Between the pandemic turning our world upside down and unprecedented challenges we never imagined, many of us couldn't wait until 2020 was over and 2021 to be here. Now that 2021 is here, many of us are still doing our best to adapt to the “new normal." It's hard not to feel anxious about the future, especially in light of a new year.
One thing we know for certain is that regardless of what happens next, you’ll still need your tribe and support group. Hopefully, you’ve been leaning into your relationships already for comfort and support. If you haven’t, it’s not too late to start. Our relationships are key to our well-being, and as we continue to manage the stress and uncertainty of the coronavirus, we need our relationships now more than ever. Let’s look at the reasons why.
The following is adapted from Assemble the Tribe.
Our support networks don’t just pick us up when we’re down; they help us to become better versions of ourselves.
These relationships are important for both our personal and professional lives. For example, research shows that strong relationships in the workplace reduce burnout and provide us with a sense of belonging.
A study published by the Society for Personality and Social Psychology highlighted: “Health at work is determined to a large extent by our social relationships in the workplace and, more particularly, the social groups we form there.”
While coronavirus may prevent you from connecting with your peers in-person, you can still do so virtually.
Our relationships often expose us to new ideas and experiences. Sometimes these experiences can introduce us to a new hobby or lead us to a new place.
When our relationships include positive peer pressure they can positively influence our attitudes and behaviors. A study by Dr. Debra Umberson, PhD, and Jennifer Karas Montez highlighted that our happiness can be impacted or spread through our social networks.
I have a friend who is one of the most positive people you could ever meet. A year ago, she was in a deep personal health and family crisis. However, in the midst of it all, she was able to maintain a hopeful, positive, and happy spirit. Just being in her presence was incredibly inspiring. Her happy outlook helped those around her to think more positively about the challenges we tackled every day.
Celebrating successes and encouraging each other can also shift the tone and atmosphere in relationships—and we could all use more to celebrate these days.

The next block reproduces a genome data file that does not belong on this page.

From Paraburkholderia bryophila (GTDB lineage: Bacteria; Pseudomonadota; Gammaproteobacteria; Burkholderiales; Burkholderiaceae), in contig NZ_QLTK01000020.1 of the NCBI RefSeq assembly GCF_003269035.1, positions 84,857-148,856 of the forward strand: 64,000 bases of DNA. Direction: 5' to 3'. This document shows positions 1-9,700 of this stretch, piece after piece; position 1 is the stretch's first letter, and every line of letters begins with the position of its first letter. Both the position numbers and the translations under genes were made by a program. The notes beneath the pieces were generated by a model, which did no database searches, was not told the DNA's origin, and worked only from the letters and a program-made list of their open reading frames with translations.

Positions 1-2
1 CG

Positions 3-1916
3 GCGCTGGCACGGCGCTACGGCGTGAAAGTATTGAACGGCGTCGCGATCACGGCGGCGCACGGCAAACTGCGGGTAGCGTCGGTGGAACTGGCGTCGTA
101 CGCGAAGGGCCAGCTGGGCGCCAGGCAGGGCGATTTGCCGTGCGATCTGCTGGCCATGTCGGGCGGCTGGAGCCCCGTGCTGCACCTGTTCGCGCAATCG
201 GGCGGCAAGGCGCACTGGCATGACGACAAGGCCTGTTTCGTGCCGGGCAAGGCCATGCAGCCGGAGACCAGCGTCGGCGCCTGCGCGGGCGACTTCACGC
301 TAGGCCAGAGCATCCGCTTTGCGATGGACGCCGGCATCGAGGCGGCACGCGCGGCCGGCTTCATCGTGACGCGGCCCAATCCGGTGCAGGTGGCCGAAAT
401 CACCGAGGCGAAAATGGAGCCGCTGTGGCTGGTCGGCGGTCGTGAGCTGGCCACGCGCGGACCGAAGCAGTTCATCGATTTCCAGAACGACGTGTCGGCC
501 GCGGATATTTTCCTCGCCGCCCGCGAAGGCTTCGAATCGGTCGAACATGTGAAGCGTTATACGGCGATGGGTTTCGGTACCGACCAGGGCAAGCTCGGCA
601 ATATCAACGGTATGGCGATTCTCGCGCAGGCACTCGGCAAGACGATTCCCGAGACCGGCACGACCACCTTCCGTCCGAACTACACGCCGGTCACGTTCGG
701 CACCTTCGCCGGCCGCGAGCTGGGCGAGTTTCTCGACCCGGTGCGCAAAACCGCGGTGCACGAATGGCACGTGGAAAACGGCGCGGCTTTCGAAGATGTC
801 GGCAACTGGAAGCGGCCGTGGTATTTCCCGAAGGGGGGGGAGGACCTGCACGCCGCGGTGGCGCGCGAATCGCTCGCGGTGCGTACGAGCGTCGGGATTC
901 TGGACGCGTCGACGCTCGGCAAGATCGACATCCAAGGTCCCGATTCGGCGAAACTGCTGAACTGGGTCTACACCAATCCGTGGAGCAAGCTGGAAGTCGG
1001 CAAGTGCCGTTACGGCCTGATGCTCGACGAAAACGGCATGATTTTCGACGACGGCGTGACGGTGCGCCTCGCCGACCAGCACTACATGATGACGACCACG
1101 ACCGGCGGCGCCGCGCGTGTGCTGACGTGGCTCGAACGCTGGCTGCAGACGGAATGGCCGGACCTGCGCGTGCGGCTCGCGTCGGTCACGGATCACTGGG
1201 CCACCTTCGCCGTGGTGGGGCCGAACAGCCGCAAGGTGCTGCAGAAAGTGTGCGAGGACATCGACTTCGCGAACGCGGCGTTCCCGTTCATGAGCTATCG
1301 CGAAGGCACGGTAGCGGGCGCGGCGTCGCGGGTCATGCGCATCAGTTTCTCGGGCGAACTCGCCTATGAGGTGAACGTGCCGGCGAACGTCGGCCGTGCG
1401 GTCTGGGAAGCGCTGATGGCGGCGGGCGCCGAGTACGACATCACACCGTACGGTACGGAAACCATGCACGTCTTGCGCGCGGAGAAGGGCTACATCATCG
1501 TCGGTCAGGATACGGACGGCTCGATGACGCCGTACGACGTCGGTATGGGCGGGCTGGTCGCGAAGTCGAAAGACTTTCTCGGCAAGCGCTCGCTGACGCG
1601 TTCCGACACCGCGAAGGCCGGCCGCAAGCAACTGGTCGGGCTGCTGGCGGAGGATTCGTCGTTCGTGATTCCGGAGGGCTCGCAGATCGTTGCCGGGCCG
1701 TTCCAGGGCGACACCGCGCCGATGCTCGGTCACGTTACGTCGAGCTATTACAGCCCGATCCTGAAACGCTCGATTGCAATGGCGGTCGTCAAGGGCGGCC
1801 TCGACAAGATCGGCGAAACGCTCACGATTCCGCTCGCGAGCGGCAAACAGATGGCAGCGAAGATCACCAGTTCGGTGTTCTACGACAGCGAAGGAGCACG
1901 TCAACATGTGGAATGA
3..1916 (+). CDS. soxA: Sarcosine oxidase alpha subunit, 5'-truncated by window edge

Having strong connections and support networks are crucial during difficult times, but they also help us live healthier lives long term.
Research shows that we are more likely to live longer, fulfilled lives if we have quality relationships that sustain us emotionally. However, the quality of our relationships matter. For example, lower-quality relationships can lead to higher instances of illnesses such as high blood pressure, cancer, and increased risk of mortality.
In addition to relationship quality, our ability to connect matters as well. A 2015 study conducted by psychologist Julianne Holt-Lunstad and colleagues looked at the data of 3.4 million people across seventy studies. The study found that we expose ourselves to significant health risks when we are lonely or socially isolated. Loneliness, social isolation, and living alone increases the likelihood of death by 29 percent on average.
If you're feeling the pressure of the new year already, it's time to take action. Reach out to your tribe today, reconnect with your support circle, and make sure you're continuing to nurture those relationships.
Between the coronavirus pandemic and the worries of everyday life, we’ve all experienced moments of stress this year. Even though it might not seem like it, these moments can bring us closer together. That’s why having a support network is crucial—the people in that network can help you get through difficult times such as now.
No matter what awaits us this year, we should continue to nurture our relationships. During the good times and bad, our deepest, most authentic relationships are formed when we consistently work to stay connected and stay strong.
Get started today.
P.S. It’s your turn
Do you know who your tribe is? Do you regularly reach out to stay connected?
P.P.S. Are you ready to go deeper?
Find out more in Assemble the Tribe here!
For more advice on building strong relationships, you can find Assemble the Tribe on Amazon.
Leah Dean is a coach, speaker, author, and former chief human resources executive who has worked with leaders throughout the world to build high-performing teams, or tribes, for twenty years. A passionate believer in assembling tribes for greatest impact, Leah is the founder of numerous programs and events designed to help women and girls find their tribes and do great things. Leah lives in Bermuda with her husband and two children. Join the tribe and learn more about Leah’s work and tribe mindset philosophy at www.leahjmdean.com.